Social media make critical thinking critical

If there’s a competence and attitude anyone should develop because it has become critical to survive in the era of the web and social media, it’s critical thinking. How many Hoax do circulate, even sincerely, on Twitter, Facebook or elsewhere ? One can argue it was already the case with email and that’s true. What changes is the virality and power of the message.

Wrong information is not always disinformation

The ability anyone has to publish information and the speed at which it spreads worries people. It worries those who have grown up in a top-down system and whose mind can’t accept that one can’t say or publish something without the approval of a legitimate authority. It worries those who get this new paradigm but are aware of the dangers that comes with and moan about the incapability of crowds to manage this new situation. That’s a concern for both businesses with the proliferation of collaboration spaces, social networks and internal communication tools and the society that recently assessed the impact of a malicious tweet that was close to trigger a stock market crash.

Before going further we need to make something clear. A wrong information is not always shared with malicious intentions. Sometimes that’s the result of a bad understanding, sometimes it’s humor (even if the consequences can be dramatic) and sometimes there’s a real will to harm. Then there are, of courses, fields where the freedom of speech can be regulated and some level of validation needed. That’s obvious in the enterprise and may also be, in some cases, outside.

Don’t control information publishing but increase reader’s maturity

So, acknowledging the possibly dramatic consequences of the phenomenon, some suggest -even reluctantly – that publishing information should be regulated. Of course some things should be forbidden and punished but controlling publishing is not the right solution. First because it’s technically impossible. Then because, from a moral standpoint, we all know where societies that begin to decide what is true or not and who decides what’s true often take a dangerous path.

 

Critical-ThinkingSo the solution is not to be found at the publisher’s level but at the reader’s. Considering the increasing mass of information being published and to which anyone is exposed, what matters is to learn to to separate the wheat from the chaff . Check the sources, question the credibility of the information, compare with other sources. In short showing critical thinking. Obvious ? In theory yes, but in fact the maturity of the large maturity is quite worrying.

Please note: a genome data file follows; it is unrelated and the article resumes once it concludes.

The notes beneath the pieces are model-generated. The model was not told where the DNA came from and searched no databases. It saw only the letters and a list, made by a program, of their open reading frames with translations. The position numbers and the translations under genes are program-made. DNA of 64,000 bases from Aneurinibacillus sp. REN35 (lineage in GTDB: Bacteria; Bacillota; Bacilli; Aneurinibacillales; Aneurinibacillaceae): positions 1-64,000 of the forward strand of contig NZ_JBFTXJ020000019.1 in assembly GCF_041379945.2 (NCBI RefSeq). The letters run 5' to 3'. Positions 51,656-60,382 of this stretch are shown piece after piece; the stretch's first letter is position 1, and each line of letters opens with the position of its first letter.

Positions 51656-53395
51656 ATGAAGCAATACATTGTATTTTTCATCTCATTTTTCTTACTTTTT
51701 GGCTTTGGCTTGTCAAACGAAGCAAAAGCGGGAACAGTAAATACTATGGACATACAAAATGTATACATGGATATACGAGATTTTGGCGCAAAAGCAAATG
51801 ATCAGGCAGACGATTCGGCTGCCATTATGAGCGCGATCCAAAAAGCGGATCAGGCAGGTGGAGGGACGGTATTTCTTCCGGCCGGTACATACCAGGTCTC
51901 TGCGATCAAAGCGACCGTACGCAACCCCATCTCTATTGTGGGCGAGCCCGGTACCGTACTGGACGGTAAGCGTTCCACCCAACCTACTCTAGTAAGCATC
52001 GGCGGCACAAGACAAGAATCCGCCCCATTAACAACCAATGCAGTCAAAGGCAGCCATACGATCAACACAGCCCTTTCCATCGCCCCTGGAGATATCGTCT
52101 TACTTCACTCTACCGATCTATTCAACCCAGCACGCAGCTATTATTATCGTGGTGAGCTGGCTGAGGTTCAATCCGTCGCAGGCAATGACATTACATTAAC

Critical thinking is a critical competence in the information society

For some it’s a natural attitude. But for most people that’s a new reflex, behavior and attitude to adopt. But where and when ? As is many other fields like collaboration, good practices are learned at school. But, according to my own experience, the system is designed to deliver an unquestionable true. I even remind of teachers who considered any question as being questioned themselves. And the more we wait the more bad habits take root. Recently a french teacher set a trap for his students. He built false sites and wikipedia pages about an author that never existed. Nearly none of of them cross-checked, questioned the information and they all fell in the trap. Don’t expert this competence to be taught at work either. Enterprises are not the kind of place where people who question things, doubt, double-check information are appreciated.

Those who own the knowledge should teach others to question it

Questioning information is too often mistaken with questioning the one who delivers it. In hierarchical systems like enterprises or school, the one who should teach critical thinking is also the one who delivers information and they may think that if others question information they’ll question their own relevance. A matter of ego, a misunderstanding but that’s a big issue.

Anyway, critical thinking becomes essential to the good functioning of our society and enterprises and that’s a major competence in the information era. If we want to trust people, our children, employees, staff and their ability to make the right decisions in this context we should first teach them to question anything they’re told, anything they read. Even if it comes from us. Paradoxical but vital.